BYU’s Kyle Collinsworth has enjoyed the season of his college career this year, making NCAA history when he earned his sixth career triple-double. Collinsworth tied basketball legends Michael Anderson, of Drexel University, and Shaquille O’Neal, of Louisiana State University, but surpassed them by achieving all six triple-doubles in a single-season.
Collinsworth broke the NCAA single-season triple-double record in a March 10 game against Portland, held during the NCAA Tournament in Las Vegas.
Collinsworth tore his ACL during the 2014 NCAA Tournament and sat out the remainder of the season. He received ACL surgery during the off-season before returning to team practices for the 2014–2015 season in hopes of getting some playing time. No one expected he would make the comeback he did.
“Watching Kyle get all those triple doubles has been amazing. What’s fun is everybody in the arena seems to know when he gets close to another triple double,” said Chad Burton, vice president of the BYU ROC. “You can feel the energy rise as he gets close, and even in blowouts everyone was glued to their seats. In Vegas, he had nine points and over 10 rebounds and assists. The entire arena started chanting ‘one more point.’ Honestly, that might have been the highlight of the season. When he tied the record in Vegas the arena went crazy.”
Collinsworth’s skills have developed triumphantly over the season with his return from ACL surgery.
“Everybody was yelling, all the BYU fans were yelling while I was shooting it, so it was good. I’m glad (the ball) went in,” Collinsworth said in an interview with BYU’s Sugene Lee after recording his sixth triple-double on March 10.
Collinsworth’s hard work has not gone unnoticed by the sports nation. Since achieving his sixth triple-double, Collinsworth has been compared to many, current and past, college basketball athletes. One of the starkest comparisons has been to retired NBA player Shaquille O’Neal.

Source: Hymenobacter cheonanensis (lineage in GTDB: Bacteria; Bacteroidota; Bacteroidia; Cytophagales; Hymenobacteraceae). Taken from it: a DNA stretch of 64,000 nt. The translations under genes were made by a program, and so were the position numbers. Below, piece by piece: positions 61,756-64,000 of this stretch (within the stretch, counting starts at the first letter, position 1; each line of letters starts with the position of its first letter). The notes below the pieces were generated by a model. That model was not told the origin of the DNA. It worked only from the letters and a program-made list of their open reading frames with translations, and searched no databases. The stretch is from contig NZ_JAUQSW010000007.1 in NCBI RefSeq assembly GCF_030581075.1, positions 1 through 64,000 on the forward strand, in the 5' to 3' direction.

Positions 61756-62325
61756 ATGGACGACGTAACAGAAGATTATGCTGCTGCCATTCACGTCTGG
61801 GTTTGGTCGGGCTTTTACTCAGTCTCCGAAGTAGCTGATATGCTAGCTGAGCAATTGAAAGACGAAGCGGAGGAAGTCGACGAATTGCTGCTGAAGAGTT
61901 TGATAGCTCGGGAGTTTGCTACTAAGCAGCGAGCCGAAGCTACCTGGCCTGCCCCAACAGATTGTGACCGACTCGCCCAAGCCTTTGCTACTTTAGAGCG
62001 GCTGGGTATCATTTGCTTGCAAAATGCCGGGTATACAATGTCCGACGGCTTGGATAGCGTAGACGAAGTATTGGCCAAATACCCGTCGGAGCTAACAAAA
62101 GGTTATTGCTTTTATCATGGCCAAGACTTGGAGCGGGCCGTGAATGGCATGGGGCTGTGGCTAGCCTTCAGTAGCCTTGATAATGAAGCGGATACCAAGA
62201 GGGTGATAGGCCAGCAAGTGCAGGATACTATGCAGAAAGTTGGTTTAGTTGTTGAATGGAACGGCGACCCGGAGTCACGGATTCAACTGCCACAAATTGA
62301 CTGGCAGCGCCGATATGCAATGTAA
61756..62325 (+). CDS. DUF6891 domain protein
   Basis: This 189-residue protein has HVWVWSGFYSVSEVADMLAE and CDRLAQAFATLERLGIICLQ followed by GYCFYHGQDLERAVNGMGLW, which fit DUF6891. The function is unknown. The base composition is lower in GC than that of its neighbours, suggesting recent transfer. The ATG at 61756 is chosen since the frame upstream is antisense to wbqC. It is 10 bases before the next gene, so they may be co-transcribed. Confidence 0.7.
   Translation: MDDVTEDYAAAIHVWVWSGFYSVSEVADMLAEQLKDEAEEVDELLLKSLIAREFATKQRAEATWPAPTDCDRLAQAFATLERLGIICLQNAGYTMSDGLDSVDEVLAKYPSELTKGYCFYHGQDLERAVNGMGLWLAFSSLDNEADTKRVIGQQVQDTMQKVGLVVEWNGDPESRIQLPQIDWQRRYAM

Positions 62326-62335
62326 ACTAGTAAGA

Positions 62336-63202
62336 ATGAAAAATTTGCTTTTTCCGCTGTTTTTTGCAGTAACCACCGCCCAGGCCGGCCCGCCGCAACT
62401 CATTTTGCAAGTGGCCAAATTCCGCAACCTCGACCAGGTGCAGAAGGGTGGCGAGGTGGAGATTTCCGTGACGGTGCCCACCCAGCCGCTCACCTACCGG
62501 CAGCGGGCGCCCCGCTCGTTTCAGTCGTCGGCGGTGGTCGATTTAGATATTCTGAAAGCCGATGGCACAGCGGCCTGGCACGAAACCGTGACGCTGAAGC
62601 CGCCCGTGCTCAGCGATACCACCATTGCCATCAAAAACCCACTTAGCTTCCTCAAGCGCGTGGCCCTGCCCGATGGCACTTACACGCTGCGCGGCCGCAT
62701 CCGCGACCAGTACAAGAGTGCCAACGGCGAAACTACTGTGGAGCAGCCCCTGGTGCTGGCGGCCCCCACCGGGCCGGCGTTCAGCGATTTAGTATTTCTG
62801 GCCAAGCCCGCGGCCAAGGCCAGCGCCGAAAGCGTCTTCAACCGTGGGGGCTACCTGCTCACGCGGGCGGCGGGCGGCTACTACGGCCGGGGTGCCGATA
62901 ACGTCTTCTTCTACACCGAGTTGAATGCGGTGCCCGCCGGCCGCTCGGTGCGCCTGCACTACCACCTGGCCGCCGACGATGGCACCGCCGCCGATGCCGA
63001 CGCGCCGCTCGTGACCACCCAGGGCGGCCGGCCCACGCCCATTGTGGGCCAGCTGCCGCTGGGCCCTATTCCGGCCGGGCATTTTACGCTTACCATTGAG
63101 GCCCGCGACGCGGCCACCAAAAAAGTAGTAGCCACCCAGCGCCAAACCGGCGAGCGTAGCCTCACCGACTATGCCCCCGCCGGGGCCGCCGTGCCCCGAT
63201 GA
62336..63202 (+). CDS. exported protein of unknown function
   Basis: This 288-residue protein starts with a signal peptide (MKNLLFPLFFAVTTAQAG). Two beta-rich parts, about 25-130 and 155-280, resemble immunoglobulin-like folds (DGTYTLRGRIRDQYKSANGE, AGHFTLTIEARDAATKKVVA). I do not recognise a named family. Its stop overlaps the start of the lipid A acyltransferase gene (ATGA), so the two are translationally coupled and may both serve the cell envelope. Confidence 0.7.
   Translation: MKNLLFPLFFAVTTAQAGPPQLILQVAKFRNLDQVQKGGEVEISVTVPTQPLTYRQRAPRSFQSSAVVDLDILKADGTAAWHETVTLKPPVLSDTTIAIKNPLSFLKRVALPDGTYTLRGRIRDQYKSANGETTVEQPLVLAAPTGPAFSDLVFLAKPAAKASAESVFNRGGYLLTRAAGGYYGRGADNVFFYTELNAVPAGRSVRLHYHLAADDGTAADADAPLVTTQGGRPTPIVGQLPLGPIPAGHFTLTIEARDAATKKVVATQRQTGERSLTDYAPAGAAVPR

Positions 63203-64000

O’Neal played for Louisiana State University from 1989 to 1992 and is quite the specimen compared to Collinsworth.
Collinsworth is a well-modeled college athlete and is above average height for a college guard (6’6″), but if he was faced with the obstacle of O’Neal he might face some challenges on the court.
O’Neal measured above average for a center (7’1″), who tends to be the tallest player on the court, which gave him an advantage. His size and build alone made him a force to be reckoned with on the court.
“No matter who the opponent is, just go out and kill him. No matter if he’s small, short, fat, tall, ya know, just go out and kill him. Take no prisoners,” O’Neal said during a college interview with Prudential Halftime Report on March 29, 1991.
O’Neal’s philosophy and skill set flourished off of his size, exhibited through his ease to “Shaq Slam” (slam dunk) the ball and to block shots that tried to find their way toward the hoop, earning him the name “Shot Blocker.”
O’Neal was also mentored by legendary Bill Walton, of the Portland Trail Blazers, and Magic Johnson, of the Los Angeles Lakers, while at Louisiana State University. These legendary mentors helped O’Neal enhance his skills by teaching him to use his physical traits to his advantage on the court.
An advantage Collinsworth would have over the monstrous O’Neal is his speed. Collinsworth is light on his feet and has developed good ball-handling skills that have aided him during games, especially this season.
It is hard to crown who is the better player simply by comparing stats and trying to look at physical presentation, especially since they play different positions.
Collinsworth and O’Neal’s finesse and talent have been used to their advantage on the court and have given them record-setting careers. These phenomenal players bring so much positive attention to their sport and have given sports fans a real reason to rise and shout.
“I’m just in awe that (Kyle Collinsworth) has had this kind of a season,” Cameron Starr, a devoted BYU sports fan who has attended almost every game this season, said. “As a spectator, every game has been exciting to watch. Whether he skies for a rebound, makes the extra pass or gets to the rim, it seems inevitable that he is going put up a great stat line every game simply because of how he plays basketball. Regardless of how teams have tried to defend or scheme against him, Collinsworth continued to play his game and be successful. It’s been phenomenal to witness.”
It is a great time to be a BYU sports fan.
Collinsworth just ended his junior year, so chances are he will add more triple-doubles to the list and break the record by the time he graduates from BYU.